When is the Best Time to Tweet?
By John Foley, Jr., Chief Executive/Marketing Officer at Grow Socially
Much like any other marketing campaign, Twitter shares one critical ideology—maximum exposure. When you tweet, are as many people seeing it as possible? If we put in the effort to carefully craft influential and noticeable tweets, we certainly would want to make sure they are being sent out at the times of day that will have the most impact.
A blog post on The Social Media Guide says the best time to tweet, as a general rule, is 9:00 a.m. Pacific time. This is because west coast workers are just arriving, east coast workers are on lunch break, and the work day is ending in Europe, specifically London. If you have that much reach, this certainly sounds like an effective time to tweet.
Of course, there are many other theories, studies, and statistics on this topic. For example, this graph posted by Fast Company indicates the best time to be retweeted is at 4:00 p.m. Eastern time. It may be worth taking the time to review tools such as WhenToTweet.com for possible suggestions as to when you personally should be tweeting.
Social media guru and author Guy Kawasaki has also had many things to say on this subject. Here’s one quote: “Try this experiment. Take your most interesting tweets (as measured by how many people retweet them, perhaps) and post them again three times, eight to twelve hours apart. I used to think people would complain about repeating tweets, but I’ve never had a complaint. My theory is that the volume of tweets is so high, and most people check in at about the same time every day, so people don’t notice repeat tweets.”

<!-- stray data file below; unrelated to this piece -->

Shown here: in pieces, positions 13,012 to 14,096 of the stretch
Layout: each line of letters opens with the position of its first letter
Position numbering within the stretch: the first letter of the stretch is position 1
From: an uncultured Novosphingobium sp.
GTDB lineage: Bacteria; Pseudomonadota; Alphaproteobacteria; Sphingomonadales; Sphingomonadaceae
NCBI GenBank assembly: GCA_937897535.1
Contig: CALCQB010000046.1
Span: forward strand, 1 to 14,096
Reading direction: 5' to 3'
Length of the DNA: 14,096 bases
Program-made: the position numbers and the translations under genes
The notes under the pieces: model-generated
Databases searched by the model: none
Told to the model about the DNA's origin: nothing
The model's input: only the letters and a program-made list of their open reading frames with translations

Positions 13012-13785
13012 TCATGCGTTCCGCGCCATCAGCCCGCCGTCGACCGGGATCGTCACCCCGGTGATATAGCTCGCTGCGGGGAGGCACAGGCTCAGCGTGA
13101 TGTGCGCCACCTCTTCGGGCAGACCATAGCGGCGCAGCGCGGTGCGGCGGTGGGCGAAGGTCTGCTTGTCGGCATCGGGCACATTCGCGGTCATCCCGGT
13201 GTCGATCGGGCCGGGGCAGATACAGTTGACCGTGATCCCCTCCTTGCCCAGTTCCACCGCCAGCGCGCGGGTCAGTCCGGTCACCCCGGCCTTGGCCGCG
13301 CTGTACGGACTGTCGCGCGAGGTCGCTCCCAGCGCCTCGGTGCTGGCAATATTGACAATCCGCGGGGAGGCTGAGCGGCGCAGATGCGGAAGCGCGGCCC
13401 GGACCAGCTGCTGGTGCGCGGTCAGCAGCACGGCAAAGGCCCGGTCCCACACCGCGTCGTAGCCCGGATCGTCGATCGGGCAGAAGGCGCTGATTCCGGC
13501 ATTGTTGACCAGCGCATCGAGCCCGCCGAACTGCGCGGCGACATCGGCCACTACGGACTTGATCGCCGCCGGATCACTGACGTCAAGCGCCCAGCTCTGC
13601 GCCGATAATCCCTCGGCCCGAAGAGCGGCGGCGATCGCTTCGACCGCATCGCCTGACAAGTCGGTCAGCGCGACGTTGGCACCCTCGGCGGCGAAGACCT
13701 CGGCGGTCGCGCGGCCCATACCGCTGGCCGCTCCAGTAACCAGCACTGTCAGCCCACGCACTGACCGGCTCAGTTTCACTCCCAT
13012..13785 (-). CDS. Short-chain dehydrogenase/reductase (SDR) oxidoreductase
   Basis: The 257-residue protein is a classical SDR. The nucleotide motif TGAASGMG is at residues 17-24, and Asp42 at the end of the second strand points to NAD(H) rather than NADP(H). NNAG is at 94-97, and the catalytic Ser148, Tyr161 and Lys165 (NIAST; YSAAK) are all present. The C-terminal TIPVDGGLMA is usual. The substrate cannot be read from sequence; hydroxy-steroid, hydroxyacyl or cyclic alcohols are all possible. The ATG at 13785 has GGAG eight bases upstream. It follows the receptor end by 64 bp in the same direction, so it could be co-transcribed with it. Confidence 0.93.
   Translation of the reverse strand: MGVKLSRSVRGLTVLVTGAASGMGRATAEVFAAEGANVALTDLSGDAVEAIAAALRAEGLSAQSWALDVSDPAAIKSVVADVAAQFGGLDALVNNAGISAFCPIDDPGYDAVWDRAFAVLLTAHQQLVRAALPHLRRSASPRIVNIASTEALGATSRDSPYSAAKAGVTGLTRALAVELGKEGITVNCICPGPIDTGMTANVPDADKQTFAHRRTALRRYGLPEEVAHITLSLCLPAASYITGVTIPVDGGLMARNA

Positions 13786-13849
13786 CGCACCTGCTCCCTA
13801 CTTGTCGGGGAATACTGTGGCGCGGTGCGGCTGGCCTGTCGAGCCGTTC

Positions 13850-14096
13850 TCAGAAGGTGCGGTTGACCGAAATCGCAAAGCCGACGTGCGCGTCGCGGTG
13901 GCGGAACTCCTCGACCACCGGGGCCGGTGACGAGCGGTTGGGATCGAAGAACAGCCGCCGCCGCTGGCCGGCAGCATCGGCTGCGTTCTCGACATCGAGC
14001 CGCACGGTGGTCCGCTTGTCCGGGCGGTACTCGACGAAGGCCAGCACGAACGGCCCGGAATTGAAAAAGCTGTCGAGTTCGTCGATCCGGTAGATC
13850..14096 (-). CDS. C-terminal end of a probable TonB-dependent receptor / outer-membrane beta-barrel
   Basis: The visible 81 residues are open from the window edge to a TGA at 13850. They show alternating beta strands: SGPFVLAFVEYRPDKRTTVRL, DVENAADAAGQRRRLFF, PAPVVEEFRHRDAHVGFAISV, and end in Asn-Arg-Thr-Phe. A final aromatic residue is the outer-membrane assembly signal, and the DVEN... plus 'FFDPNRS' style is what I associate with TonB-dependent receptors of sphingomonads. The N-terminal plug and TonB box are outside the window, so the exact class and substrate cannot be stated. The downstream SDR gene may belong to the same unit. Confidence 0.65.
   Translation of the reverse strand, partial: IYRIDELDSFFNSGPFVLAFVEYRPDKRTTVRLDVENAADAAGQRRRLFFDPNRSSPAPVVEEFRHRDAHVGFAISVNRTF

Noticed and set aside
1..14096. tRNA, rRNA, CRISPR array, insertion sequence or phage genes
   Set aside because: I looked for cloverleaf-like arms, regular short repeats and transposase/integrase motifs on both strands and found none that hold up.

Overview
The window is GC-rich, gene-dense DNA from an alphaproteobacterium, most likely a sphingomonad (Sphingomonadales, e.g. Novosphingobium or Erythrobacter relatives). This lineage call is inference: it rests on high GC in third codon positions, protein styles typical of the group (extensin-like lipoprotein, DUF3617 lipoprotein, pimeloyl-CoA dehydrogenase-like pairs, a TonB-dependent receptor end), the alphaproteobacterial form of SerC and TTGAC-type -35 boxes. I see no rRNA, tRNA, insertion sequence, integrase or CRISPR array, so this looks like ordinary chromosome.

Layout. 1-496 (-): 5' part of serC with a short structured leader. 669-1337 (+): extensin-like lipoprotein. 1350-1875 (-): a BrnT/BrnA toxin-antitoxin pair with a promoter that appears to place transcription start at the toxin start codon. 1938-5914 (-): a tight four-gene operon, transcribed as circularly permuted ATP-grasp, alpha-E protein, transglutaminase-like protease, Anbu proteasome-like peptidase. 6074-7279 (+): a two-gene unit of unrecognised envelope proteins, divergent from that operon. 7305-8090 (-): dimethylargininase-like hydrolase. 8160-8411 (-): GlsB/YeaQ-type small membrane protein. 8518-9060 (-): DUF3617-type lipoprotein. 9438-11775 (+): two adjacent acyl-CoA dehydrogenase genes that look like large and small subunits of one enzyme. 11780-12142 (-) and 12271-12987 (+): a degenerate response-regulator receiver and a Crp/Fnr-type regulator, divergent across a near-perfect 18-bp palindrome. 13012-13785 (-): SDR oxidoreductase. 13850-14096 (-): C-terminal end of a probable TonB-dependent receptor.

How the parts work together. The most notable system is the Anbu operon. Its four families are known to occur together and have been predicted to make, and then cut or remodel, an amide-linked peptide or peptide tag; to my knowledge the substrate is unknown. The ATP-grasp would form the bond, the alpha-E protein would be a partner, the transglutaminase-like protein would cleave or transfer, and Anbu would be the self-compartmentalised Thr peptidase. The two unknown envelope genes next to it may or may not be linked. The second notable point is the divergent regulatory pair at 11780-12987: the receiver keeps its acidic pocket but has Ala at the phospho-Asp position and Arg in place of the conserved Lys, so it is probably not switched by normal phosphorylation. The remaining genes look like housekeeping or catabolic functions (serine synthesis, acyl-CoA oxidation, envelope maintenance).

Mediabistro.com offers another perspective on the subject. “Of course, often this stuff is more art than science, and you could argue that it’s more important having the right people reading your content, inasmuch as influencers and power retweeters, and they might be active at a completely different time.”
If you thoughtfully select who you follow on Twitter, then that may alleviate some of the stress of this notion. If you follow professionals and influential personalities, then someone of value may see your tweet no matter what time of day it is.
Take note of when people reply to your tweets and when you are retweeted, and take these figures into account when you are planning out your tweeting schedule. You may want to save certain tweets for these certain times, depending on how much you want it to be seen. A consistent and steady Twitter stream is always your best bet for reaching the biggest audience, but it might work to your benefit if you know when your audience is most engaged.
is filed under Engagement, Guy Kawasaki, Influence, John Foley Jr., Marketing, Twitter.
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